Is MDMA Addictive? Signs of Molly Addiction

Last Updated: Jun 12th 2020

Reviewed by Brittany Polansky

Is MDMA Addictive? Signs of Molly Addiction

Molly, a form of the drug ecstasy, was created more than a century ago by a German chemical company in hopes of making a safe and effective diet pill. Although it didn’t work as intended, molly’s psychoactive qualities were soon uncovered, and recreational use of the drug has become wildly popular at parties, nightclubs, and raves since the 1980s.

The effects of a molly addiction typically aren’t deadly, but certain molly withdrawal symptoms, such as increased heart rate, a spike in body temperature, and seizures, can be dangerous.

What is the Difference Between Molly, MDMA, and Ecstasy?

Some people think molly, MDMA, and ecstasy are separate drugs, but there are no significant differences between them. “Molly,” (or “molecule”), is basically just a simple term for the drug, which has an unwieldy chemical name — 3,4 methylenedioxymethamphetamine. 

The University of Buffalo’s Clinical and Research Institute on Addictions explains that molly is widely believed to be a newer, safer, purer form of ecstasy. However, both molly and ecstasy are frequently cut with fillers such as caffeine, or dangerous drugs like heroin, meth, cocaine, cough medicine, or ketamine (an animal tranquilizer). 

Most of the chemicals in molly originate in labs in China. Once it arrives in the United States, sellers often blend it with other substances to raise their profit margin. According to CCN Health, what is typically sold as molly may not contain any MDMA at all, but may be a toxic brew of other chemicals. Without a test, buyers can’t know what they’re getting.

Is Molly Addictive?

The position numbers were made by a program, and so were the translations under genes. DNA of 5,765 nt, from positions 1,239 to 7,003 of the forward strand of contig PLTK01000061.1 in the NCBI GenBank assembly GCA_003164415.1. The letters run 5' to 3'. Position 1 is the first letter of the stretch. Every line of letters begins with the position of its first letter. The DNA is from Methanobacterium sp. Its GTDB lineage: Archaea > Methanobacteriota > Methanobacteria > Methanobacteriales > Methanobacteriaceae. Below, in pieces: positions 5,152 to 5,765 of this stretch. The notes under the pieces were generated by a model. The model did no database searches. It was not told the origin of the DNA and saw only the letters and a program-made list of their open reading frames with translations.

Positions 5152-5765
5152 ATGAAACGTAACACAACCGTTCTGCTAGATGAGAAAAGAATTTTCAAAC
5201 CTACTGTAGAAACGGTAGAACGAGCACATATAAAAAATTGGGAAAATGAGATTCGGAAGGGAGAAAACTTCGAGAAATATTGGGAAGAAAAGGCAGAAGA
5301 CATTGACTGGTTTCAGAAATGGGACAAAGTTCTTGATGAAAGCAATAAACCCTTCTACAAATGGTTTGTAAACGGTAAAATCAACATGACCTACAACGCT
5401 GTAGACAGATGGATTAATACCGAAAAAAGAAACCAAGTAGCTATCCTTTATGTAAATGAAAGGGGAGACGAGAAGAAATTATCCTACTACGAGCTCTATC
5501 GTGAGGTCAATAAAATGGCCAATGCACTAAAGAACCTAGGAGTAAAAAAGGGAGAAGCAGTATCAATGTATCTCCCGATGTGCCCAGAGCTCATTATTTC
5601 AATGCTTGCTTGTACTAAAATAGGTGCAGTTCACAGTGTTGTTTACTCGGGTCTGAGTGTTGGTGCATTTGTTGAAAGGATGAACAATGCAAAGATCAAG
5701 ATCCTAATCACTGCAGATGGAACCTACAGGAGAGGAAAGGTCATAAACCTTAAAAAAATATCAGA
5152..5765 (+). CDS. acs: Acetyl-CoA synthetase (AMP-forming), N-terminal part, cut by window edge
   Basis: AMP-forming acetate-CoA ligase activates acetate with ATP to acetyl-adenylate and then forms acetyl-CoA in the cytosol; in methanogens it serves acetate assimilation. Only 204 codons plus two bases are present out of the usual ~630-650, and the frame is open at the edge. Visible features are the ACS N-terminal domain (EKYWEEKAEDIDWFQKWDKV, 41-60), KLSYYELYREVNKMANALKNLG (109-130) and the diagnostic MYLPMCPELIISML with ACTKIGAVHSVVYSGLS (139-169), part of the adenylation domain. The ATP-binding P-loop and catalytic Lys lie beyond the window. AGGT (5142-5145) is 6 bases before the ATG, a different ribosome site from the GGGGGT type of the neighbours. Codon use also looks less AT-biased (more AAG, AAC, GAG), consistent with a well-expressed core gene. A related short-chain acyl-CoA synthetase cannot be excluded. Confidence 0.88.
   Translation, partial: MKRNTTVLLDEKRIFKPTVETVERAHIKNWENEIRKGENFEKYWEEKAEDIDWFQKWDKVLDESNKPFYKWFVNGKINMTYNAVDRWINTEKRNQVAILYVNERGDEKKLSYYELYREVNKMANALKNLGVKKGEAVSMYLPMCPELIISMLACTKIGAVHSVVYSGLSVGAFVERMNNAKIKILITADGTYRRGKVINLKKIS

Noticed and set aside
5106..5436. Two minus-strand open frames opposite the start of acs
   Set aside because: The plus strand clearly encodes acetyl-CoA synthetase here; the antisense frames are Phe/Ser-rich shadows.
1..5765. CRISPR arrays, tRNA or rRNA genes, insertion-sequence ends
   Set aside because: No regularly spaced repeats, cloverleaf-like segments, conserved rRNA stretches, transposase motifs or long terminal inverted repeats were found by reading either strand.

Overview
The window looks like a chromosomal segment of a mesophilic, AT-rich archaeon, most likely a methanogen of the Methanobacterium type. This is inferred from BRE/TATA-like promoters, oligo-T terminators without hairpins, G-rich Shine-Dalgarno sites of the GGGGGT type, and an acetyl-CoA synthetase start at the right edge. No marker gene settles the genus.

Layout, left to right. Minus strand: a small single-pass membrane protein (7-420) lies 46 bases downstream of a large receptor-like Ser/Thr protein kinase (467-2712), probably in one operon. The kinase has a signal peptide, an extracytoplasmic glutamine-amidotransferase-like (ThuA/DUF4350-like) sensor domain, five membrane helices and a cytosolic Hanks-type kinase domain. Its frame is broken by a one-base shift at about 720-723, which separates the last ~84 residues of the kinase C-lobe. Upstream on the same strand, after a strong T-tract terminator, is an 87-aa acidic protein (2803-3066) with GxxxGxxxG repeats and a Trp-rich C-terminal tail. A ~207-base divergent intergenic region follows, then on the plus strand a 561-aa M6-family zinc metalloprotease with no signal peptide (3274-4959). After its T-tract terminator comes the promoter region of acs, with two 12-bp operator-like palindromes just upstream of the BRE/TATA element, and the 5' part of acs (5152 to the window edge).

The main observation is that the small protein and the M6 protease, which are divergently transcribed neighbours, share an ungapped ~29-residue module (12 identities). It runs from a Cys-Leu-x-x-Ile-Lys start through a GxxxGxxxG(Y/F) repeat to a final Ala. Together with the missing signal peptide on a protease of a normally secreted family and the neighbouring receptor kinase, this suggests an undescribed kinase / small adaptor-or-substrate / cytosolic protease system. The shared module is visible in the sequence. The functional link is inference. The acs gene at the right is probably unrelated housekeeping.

Can you become addicted to molly? Researchers aren’t sure about the addictive potential of molly, and studies have been inconsistent,  however, it appears that it can be habit-forming. 

The United States Drug Enforcement Administration (DEA), classified molly as a Schedule I drug, which means it has no currently accepted medical use and a high potential for abuse. Molly is substantially more dangerous when used with other substances like alcohol.

Many regular users report common signs of addiction, including using the drug despite negative consequences, problems at school or work, and loss of interest in activities customarily found enjoyable. Cravings and withdrawal symptoms when the drug is stopped are also signs of molly addiction.

How Molly Addiction Affects your Mind and Body

The side effects of molly are unique because the drug has stimulant properties similar to meth or cocaine, but also hallucinogenic effects similar to LSD. Molly pills and capsules are usually converted to powder for snorting or smoking, but injectable liquids are also available. 

Molly users report feeling giddiness and euphoria, heightened energy and alertness, increased sociability, pleasure, warmth, enhanced sexual desire, happiness, and a distorted sense of time. 

Other molly side effects that aren’t so pleasant may include:

  • Increased blood pressure
  • Increased heart rate
  • Sensitivity to sound, light, and touch
  • A sharp increase in body temperature
  • Severe dehydration
  • Sweating or chills
  • Nausea
  • Tremors
  • Jaw clenching and teeth grinding
  • Restless legs
  • Headache
  • Blurred vision
  • Confusion
  • Seizures
  • Pain and stiffness in legs and lower back
  • Restlessness and agitation
  • Coma